Reverse engineering ELRO Flamingo HA31 wireless alarm

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The Elro flamingo HA31 is a alarm with wireless sensors.
The set contains:

  • A central unit with keypad, battery holder and a power-adapter
  • PIR motion sensor
  • Door contact sensor
  • External sounder
  • Accessories to mount the sensors etc

Elro flamingo ha31 package.jpg


After unwrapping the package the outside looks decent, the central has a extra contact on the back so if you break it of the wall it does activate the alarm. When we did opened the casing we where kinda of surprised about the quality of the PCB's, yes it's cheap Chinese quality but it does do the job.
Elro flamingo ha31 backdips.jpg
We also found 4 dip-switches (also accessible if you open one of the standard openings), you can create your "home code" with 4 dip-switches. In theory that means you can create 2*2*2*2 = 16 codes which isn't a lot. It's easy to activate the alarm of your neighbor if he/she uses the same system.

The internal of the central system does contain 3 PCB's, one with the numeric keypad attached to the main logic board and a wireless 433 receiver. Between the wireless receiver and the main board are 2 wires, it's power and "signal". The wireless control board doesn't contain a lot of hardware but most interesting is the chip, it is a M1D chip. After google-ing we found a NLdatasheet of the chip, it's a chip mostly used for door bells. After opening the sensors we did saw the "other-side", same story...bad PCB's and... a doorbell chip.. Elro flamingo ha31 centralwchip.jpgElro flamingo ha31 sensorchip.jpg200px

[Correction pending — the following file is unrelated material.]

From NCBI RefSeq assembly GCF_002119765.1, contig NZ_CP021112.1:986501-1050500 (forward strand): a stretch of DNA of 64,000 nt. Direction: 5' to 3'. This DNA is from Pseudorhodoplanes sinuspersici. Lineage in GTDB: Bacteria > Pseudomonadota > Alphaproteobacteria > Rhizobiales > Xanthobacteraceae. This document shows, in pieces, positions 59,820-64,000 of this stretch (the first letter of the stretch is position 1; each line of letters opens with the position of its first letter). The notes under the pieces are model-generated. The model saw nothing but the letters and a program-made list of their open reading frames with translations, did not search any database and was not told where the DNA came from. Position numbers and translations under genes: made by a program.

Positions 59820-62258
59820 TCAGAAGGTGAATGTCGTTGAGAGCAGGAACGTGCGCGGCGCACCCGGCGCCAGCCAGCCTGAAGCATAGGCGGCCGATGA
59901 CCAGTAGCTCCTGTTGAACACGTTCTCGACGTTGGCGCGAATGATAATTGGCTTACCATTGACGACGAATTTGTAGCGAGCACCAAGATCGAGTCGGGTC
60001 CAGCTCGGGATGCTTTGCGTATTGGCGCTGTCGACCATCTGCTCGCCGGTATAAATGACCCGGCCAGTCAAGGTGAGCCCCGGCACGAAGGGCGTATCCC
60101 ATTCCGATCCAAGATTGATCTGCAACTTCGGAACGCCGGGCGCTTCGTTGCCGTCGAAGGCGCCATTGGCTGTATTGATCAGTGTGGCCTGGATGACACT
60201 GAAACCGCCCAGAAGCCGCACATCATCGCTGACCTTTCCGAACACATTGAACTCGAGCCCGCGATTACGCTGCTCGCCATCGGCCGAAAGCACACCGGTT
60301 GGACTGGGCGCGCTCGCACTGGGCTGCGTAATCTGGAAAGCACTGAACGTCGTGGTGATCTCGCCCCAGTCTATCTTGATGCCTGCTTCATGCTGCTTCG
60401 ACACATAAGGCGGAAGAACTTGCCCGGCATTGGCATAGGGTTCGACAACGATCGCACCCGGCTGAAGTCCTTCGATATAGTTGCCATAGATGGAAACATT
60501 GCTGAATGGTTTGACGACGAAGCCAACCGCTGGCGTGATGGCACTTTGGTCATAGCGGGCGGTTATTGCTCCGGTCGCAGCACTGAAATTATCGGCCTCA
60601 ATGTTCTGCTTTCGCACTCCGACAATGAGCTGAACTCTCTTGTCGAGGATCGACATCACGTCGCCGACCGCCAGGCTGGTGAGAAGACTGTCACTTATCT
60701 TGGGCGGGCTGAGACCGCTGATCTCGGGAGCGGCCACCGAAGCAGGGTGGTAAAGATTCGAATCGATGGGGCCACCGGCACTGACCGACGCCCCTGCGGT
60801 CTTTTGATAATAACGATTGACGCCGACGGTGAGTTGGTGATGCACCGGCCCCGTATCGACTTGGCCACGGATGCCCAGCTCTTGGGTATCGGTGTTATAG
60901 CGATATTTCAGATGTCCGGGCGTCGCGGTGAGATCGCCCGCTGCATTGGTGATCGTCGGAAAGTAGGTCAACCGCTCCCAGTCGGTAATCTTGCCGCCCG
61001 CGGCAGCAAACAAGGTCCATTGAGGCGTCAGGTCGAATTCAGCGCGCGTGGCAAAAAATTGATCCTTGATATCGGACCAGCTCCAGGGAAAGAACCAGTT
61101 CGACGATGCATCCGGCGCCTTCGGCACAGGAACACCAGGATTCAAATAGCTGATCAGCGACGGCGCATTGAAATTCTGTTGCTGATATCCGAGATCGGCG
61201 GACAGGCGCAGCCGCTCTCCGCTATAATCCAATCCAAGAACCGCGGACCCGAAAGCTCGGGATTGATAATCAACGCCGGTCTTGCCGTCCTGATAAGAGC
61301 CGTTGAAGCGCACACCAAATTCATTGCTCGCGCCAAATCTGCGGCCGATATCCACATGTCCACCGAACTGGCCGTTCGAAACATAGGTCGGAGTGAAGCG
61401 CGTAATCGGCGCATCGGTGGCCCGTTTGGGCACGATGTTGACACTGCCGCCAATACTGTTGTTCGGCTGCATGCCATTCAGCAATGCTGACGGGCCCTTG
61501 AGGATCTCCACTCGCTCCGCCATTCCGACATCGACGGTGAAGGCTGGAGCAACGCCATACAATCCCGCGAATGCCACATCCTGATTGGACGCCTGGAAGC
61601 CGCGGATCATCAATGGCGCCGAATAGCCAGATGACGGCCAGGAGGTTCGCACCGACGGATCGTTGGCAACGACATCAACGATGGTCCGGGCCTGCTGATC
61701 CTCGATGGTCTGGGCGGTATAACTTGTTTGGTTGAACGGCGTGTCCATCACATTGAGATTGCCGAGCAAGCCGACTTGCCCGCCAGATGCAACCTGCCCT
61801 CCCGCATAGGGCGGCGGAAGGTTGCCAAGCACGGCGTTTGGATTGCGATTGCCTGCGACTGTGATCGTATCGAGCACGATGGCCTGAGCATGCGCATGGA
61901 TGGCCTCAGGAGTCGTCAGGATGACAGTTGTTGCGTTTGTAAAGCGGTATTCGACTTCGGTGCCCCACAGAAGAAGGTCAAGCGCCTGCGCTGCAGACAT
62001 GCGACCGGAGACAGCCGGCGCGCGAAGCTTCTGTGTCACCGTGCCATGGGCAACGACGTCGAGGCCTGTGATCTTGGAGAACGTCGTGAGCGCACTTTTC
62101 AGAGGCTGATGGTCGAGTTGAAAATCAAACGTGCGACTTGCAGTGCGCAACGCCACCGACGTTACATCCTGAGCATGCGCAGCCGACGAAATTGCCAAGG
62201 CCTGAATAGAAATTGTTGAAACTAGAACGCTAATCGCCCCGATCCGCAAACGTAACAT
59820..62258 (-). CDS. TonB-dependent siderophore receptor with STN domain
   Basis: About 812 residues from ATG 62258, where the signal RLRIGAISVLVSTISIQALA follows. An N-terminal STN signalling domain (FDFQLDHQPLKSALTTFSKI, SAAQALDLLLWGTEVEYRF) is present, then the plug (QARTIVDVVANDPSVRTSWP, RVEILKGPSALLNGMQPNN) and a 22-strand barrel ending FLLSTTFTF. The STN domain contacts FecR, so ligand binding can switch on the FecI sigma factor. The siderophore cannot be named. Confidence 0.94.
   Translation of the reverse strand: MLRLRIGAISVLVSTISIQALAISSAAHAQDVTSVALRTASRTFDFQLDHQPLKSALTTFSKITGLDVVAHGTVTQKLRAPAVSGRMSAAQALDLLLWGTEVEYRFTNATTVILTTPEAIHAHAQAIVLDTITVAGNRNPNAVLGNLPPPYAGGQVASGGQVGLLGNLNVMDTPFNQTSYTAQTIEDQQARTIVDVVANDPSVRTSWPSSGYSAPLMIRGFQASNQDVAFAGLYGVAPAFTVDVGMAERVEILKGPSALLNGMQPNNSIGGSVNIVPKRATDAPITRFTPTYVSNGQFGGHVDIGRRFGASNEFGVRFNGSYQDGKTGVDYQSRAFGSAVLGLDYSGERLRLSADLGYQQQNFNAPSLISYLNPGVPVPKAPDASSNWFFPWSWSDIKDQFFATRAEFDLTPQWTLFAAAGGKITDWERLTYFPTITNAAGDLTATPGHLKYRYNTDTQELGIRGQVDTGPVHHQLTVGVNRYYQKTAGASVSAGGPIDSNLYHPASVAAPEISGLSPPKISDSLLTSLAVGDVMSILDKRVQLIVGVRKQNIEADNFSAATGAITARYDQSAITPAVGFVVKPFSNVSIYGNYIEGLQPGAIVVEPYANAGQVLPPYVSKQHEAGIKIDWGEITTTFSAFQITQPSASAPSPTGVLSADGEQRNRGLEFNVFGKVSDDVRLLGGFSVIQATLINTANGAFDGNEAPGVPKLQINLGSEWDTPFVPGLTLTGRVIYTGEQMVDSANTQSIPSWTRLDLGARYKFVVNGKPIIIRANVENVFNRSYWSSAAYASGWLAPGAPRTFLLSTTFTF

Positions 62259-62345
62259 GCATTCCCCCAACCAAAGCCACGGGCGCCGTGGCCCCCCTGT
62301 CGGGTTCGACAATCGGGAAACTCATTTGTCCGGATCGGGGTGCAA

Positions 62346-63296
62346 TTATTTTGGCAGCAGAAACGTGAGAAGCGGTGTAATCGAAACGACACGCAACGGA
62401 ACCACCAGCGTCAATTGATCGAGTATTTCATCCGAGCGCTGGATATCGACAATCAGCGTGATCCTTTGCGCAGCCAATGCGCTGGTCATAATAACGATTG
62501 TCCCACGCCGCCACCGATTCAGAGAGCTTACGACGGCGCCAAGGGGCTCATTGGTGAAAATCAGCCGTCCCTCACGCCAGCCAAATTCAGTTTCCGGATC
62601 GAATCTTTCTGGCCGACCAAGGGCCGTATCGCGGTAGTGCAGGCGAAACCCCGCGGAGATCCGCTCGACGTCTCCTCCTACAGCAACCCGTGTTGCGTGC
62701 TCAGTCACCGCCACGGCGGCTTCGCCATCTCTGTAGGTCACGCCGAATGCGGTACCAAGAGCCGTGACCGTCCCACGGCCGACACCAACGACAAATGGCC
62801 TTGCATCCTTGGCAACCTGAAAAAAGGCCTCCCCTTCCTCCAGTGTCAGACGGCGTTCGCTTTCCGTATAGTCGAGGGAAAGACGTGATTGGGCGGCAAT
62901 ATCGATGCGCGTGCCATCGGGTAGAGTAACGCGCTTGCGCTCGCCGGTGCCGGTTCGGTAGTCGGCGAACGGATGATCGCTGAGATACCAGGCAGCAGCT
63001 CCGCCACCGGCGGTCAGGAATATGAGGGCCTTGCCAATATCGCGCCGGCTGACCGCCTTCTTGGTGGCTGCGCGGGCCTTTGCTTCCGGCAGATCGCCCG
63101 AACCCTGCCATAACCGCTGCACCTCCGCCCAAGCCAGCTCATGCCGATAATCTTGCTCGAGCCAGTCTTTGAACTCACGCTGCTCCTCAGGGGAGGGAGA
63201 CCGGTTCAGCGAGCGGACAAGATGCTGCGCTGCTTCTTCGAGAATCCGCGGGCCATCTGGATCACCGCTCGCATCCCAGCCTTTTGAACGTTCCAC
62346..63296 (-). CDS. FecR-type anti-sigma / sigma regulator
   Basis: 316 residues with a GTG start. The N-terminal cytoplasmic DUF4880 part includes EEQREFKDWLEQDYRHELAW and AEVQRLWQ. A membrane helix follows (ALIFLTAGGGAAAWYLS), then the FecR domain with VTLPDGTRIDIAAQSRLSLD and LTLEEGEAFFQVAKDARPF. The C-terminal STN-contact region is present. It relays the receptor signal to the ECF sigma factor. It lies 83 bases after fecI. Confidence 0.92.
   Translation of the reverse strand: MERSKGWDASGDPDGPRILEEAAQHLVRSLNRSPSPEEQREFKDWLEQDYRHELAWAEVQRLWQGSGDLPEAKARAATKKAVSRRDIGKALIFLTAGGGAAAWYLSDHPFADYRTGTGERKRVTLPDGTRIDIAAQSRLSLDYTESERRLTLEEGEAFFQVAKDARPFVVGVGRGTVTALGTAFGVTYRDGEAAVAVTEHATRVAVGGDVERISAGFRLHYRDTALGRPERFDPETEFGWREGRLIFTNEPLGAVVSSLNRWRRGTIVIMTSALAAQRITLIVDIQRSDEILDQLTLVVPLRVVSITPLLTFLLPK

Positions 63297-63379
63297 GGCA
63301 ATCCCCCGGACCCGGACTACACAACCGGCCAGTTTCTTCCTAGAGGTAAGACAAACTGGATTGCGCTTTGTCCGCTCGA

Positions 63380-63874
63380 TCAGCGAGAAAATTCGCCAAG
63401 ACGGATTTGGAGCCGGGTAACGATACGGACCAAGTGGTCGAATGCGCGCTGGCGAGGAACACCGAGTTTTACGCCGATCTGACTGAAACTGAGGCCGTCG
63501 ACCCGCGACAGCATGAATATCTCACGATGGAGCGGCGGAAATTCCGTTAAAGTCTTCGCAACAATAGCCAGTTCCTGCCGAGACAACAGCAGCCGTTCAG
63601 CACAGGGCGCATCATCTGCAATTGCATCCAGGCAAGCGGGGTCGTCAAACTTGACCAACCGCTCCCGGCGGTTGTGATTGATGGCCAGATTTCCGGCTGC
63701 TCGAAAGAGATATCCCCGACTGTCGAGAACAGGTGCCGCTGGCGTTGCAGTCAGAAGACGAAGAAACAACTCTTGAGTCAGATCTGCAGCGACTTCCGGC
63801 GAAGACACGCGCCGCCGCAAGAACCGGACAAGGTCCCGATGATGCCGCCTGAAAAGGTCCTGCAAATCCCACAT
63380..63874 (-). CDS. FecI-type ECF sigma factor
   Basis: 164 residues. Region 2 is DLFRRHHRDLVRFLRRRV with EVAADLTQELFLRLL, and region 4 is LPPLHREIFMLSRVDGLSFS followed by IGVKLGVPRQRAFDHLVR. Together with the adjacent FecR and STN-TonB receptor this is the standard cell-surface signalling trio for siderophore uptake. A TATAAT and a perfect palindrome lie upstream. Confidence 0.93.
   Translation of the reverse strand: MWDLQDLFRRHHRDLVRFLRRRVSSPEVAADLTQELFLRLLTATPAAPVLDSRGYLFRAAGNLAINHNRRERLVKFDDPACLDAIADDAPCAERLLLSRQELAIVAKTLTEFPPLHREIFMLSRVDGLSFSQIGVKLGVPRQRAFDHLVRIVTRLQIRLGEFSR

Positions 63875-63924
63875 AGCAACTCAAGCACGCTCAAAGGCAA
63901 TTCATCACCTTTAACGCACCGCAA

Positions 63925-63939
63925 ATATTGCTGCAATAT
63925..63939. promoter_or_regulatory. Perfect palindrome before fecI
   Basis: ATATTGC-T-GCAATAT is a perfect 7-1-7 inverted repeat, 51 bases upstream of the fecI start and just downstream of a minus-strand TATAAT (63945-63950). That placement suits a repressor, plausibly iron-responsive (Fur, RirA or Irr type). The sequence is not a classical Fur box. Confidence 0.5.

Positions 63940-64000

After hooking up an analyzer to the central wireless receiver it also became clear what was happening, if the door bell rings (aka sensor got activated) a pulse is send to the main logic board and the alarm will be triggered if it's armed.

So how about the wireless signal and encoding?
The system is simple:
All dips on: 200px
All dips off:200px
Dips 1001: 200px


  • Investigate the main logic board
  • brute force all codes and functions on the keypad
  • Create a re-player for the 16 codes to activate all alarms and call it: "Alarm-B-on" (named after Mitch his TV-B-Gobe)